The average winter bonus at large Japanese companies rose for the first time in three years, up 8.92 percent from a year earlier to 894,179 yen ($6,800), the country's most powerful business lobby said Thursday.
It was the sharpest increase since the current calculation method was adopted in 1981, with the rise reflecting the recovery from the coronavirus pandemic, according to the Japan Business Federation, known as Keidanren.
The average winter bonus was the third highest but did not recover to the level of the pre-pandemic year of 2019.
Of the 18 industries in the survey covering 162 major firms, average bonuses rose in 16 sectors this winter.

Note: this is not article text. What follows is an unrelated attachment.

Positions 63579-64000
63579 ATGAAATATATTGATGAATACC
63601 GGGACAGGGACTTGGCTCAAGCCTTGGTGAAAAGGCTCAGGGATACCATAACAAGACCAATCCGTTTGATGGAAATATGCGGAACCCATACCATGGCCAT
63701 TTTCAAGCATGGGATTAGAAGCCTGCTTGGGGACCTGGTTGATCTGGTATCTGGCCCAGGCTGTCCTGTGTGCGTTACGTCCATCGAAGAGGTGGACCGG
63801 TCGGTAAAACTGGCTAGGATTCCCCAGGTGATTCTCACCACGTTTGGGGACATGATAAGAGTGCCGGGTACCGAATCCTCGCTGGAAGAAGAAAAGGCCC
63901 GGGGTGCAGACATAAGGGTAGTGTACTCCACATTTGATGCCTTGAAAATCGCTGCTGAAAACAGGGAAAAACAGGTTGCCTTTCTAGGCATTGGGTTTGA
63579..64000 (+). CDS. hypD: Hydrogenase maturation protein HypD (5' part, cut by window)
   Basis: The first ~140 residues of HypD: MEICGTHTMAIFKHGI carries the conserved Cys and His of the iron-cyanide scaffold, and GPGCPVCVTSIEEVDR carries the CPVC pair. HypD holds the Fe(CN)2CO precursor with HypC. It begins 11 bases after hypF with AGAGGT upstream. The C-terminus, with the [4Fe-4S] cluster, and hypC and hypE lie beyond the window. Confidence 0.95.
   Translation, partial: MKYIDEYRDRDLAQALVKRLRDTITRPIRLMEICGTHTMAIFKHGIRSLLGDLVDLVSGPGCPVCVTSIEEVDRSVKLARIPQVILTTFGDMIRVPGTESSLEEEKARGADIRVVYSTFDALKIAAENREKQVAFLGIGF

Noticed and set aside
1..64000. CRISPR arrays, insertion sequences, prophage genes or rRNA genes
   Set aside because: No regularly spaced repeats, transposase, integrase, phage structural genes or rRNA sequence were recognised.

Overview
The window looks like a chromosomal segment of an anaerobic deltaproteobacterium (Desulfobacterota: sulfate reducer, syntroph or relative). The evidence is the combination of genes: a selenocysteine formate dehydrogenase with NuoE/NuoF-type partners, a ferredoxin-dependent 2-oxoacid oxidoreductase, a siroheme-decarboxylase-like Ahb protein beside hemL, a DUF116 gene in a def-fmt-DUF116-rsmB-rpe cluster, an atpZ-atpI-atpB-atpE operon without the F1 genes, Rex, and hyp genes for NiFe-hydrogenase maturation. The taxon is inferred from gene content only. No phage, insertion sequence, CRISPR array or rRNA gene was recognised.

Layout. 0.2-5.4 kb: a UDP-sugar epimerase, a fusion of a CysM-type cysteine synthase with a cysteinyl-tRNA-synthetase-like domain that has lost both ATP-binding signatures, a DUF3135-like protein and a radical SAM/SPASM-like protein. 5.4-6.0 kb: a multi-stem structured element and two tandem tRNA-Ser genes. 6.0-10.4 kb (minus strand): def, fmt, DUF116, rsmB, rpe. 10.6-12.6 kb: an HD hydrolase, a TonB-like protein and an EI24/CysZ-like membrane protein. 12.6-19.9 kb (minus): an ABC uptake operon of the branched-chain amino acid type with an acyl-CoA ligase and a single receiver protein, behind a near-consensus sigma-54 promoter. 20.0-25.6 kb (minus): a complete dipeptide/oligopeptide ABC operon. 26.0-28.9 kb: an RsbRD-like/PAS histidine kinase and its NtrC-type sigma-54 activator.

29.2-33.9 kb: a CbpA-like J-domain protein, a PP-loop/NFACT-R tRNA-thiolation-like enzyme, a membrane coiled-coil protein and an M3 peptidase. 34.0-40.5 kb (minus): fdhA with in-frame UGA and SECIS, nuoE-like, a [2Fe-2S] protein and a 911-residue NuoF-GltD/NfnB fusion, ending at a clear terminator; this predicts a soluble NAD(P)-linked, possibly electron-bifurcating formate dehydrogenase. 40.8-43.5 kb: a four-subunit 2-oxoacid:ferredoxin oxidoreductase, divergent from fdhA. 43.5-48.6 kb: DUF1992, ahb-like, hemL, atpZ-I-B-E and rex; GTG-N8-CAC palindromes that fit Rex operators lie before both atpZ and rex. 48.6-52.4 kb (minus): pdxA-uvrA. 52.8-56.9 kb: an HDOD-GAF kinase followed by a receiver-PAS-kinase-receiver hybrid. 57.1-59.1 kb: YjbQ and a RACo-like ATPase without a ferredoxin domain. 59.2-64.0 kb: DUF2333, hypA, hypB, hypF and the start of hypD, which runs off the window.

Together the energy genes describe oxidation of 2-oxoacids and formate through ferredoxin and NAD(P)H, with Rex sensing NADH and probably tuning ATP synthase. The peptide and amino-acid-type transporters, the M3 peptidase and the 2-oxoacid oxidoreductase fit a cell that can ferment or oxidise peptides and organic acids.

The average winter bonus in the nonmanufacturing sector increased 16.86 percent from last year to 832,082 yen, larger than the 7.29 percent rise to 915,724 yen among manufacturers.
Steelmakers saw the sharpest increase, with winter bonuses up 87.23 percent to 1,017,895 yen.
Bonuses in the commercial sector, including department stores and other retailers, increased by 27.18 percent, while the railway sector saw a 25.98 percent rise, according to Keidanren.
On the other hand, pulp and paper makers, as well as electric power companies saw a decline, the business lobby said.